There are a variety of ways to cast on for your knitting project. In this video, knitting expert Mary Beth Temple demonstrates how to work the backwards loop (also known as the “cursive e“) cast on.
The backwards loop cast on is a basic stretchy cast on that can be too loose for some projects. This cast on tends to leave loops along the bottom edge, which some knitters find untidy. As Mary Beth mentions, this cast on is especially useful when stitches needed to be cast on in the middle of a row, like for the underarm of a sweater.
To work the backwards loop cast on, Mary Beth begins with a slip knot on the knitting needle, leaving a yarn tail of approximately 6 inches to weave in when the project is complete. She takes the working yarn up onto her forefinger and twists it to create a loop that looks like a cursive letter e. She adds the loop to the knitting needle. Mary Beth repeats this process to add more stitches to the knitting needle. She then works a row of knitting.
As this cast on can be loose, Mary Beth suggests tugging on the yarn while casting on to make the stitches snug on the knitting needle. She also suggests that you can try working this cast on with a slightly smaller needle that what will be used for the project. Once the stitches are cast on, you can switch to the project needle to being working the pattern.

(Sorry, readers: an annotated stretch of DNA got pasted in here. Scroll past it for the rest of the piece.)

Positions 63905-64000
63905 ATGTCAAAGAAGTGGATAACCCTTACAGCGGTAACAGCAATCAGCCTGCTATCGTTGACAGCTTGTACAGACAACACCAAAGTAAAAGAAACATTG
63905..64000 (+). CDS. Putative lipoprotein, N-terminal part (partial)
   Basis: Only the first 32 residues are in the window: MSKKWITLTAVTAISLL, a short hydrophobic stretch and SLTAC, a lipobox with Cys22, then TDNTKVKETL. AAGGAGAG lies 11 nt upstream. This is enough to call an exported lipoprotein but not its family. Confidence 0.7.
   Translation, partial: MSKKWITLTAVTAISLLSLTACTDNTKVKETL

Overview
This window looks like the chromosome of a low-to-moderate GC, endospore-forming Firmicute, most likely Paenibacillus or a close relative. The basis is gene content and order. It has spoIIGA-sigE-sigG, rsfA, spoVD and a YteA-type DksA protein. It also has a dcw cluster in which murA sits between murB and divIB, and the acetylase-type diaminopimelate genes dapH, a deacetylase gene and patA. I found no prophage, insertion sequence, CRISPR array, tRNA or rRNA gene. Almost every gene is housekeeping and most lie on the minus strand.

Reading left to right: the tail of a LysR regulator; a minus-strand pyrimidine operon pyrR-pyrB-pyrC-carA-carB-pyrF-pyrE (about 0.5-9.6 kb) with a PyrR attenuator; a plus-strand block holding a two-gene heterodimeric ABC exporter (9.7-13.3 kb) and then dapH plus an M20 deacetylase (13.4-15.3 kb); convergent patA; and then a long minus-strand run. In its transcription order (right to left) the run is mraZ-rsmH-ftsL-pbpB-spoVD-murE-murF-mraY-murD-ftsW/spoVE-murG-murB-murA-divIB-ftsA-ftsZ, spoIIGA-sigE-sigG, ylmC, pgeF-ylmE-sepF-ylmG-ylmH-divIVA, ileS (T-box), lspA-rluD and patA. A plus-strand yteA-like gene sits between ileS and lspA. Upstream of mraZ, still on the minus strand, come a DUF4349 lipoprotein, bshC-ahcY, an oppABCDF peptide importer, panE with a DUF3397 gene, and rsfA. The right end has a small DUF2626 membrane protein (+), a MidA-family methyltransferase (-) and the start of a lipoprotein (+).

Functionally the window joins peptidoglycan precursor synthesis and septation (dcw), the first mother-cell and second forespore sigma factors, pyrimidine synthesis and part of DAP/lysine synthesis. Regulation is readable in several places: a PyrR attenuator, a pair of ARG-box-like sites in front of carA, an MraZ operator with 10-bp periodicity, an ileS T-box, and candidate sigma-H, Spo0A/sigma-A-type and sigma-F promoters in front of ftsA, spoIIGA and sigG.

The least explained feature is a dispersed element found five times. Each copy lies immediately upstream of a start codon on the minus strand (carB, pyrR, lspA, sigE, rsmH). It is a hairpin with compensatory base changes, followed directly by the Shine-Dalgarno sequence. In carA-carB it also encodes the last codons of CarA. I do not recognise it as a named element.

Mary Beth Temple uses what brand of circular wooden needles with flexible cables? Desperate for name. Enjoy everything that you share. Maralyn 🤗
I used to use this but found the stitches were hard to keep on and were very loose. However I will use it again because I always liked it.
I find that my cast on, using the thumb and index finger comes out a little tight so I have used a larger needle, but my cast off is always way looser.
Beautifully demonstrated, nice clear explanation
when adding stitches for underarm of sleeve, does using a smaller needle for the cast on help eliminate or at least decrease holes under the arm?
Hi Grace. It may help a little bit. Depending on the pattern, you might find it helpful to pick up an extra stitch or two between the cast on and the actual sleeve and then decrease those stitches away in subsequent rounds.
The Knitting Circle
Ticket 38032 Would I be able to use a mohair or angora with a smaller needle for one of the shawls ?
Hi Dorothy! Our experts responded with the following:
Sure! Your shawl will come out smaller that the dimensions given in the pattern though from using a smaller needle with thinner yarn. Many shawls have patterns repeats that can be worked additional times to make the shawl a larger size if you like.